Read/Post Comments (5) | Recommend This Article (3)

Comments from our Foolish Readers

Help us keep this a respectfully Foolish area! This is a place for our readers to discuss, debate, and learn more about the Foolish investing topic you read about above. Help us keep it clean and safe. If you believe a comment is abusive or otherwise violates our Fool's Rules, please report it via the Report this Comment Report this Comment icon found on every comment.

  • Report this Comment On December 20, 2011, at 6:38 PM, trysson wrote:

    When one talks about Eastman Kodak printers, one is not talking about Kodak Office Hero, which just happens to be a very good little office printer that has color that will last forever on the paper, but one is talking about world-class, state-of-the-art high production, million-run printers that no other company in the world can duplicate. Hands down, this is the next generation in mass duplication at the commercial level. Forget the office laser printer that makes 500 copies for the next ad campaign. Anyone can do that. Try duplicating Kodak's commercial printers for quality and cost. Can't be done.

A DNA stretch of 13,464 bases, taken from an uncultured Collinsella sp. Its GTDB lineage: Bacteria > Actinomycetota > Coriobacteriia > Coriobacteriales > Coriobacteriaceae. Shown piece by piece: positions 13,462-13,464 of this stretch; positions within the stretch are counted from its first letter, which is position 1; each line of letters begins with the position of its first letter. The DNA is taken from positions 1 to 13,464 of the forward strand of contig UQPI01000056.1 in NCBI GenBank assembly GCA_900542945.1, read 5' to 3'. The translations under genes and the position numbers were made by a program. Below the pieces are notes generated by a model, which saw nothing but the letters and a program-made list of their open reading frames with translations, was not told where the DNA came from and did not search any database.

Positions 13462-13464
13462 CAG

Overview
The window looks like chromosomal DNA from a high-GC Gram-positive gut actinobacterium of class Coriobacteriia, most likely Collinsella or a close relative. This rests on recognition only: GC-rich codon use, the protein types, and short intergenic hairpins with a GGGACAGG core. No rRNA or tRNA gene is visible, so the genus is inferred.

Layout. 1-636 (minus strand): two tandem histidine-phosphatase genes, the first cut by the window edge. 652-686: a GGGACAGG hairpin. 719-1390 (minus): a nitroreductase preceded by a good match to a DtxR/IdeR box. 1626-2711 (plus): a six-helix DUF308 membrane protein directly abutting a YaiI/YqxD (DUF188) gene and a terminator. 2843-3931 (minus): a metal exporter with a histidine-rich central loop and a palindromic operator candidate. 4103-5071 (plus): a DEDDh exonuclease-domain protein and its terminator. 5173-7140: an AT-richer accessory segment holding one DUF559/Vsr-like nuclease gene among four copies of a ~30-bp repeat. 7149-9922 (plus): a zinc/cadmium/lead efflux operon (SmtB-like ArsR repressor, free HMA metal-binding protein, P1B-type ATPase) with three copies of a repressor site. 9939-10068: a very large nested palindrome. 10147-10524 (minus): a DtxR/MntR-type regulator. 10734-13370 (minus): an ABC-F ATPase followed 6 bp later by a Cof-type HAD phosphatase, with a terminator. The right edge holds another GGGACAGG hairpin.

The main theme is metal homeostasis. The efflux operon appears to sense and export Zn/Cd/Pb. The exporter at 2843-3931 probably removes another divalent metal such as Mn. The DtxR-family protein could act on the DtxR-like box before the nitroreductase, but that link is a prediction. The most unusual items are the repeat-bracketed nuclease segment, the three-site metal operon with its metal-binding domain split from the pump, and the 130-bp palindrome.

• Report this Comment On December 20, 2011, at 7:47 PM, trickytom wrote:

    AFTER 32 YRS IN KODAK RESEARCH, Ii FEEL IT HAS VERY LITTLE CHANCE OF SURVIVAL. CORPORATE LEADERS WITH FISHER AND CARP AT THE HELM FLEECED THE COMAPNY WITH SALES OF CRITICAL BUSINESSES FOR SEATS AT OTHER COMPANIES. ALONG WITH THE SALES WAS THEIR STRENGTH IN RESEARCH. RESEARCH IS VERY SHALLOW AND OUTDATED. INTELLECTUAL PROPERTY IS OUTDATED AND HAS MUCH LESS VALUE THAN PRECEIVED. THE POSTPHONEMENT OF PATENT INFRINGMENT WAS TO GIVE KODAK TIME TO SEEK OTHER ALTERNATIVES BEFORE PUBLIC DENIAL WHICH WOULD CLOSE THE DOORS QUICKLY.

  • Report this Comment On December 20, 2011, at 8:35 PM, CMMM wrote: